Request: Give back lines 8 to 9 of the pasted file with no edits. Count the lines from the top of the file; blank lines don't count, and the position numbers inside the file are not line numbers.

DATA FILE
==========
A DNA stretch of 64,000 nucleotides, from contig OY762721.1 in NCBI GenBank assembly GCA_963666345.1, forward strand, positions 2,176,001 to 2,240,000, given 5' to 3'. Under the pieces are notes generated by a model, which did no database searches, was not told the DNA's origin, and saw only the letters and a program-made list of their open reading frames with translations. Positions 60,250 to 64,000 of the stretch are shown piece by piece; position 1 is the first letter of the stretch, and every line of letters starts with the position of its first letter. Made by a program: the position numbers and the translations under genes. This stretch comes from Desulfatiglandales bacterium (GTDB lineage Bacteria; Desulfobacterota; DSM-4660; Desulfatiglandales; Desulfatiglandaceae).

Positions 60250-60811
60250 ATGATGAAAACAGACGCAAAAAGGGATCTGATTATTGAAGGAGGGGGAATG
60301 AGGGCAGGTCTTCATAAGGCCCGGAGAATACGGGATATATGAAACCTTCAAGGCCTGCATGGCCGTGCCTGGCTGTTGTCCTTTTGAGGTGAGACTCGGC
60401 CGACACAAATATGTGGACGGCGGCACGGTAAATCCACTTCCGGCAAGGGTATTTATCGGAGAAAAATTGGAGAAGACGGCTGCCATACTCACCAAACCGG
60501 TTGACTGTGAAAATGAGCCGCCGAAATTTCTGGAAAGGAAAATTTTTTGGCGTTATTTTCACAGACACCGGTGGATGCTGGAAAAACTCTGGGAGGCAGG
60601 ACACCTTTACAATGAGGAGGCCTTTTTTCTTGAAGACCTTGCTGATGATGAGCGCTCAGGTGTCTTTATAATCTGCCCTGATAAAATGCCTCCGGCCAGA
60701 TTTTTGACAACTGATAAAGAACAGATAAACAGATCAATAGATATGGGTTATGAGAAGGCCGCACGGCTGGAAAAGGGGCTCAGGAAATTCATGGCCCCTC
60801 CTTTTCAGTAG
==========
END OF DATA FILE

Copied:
60701 TTTTTGACAACTGATAAAGAACAGATAAACAGATCAATAGATATGGGTTATGAGAAGGCCGCACGGCTGGAAAAGGGGCTCAGGAAATTCATGGCCCCTC
60801 CTTTTCAGTAG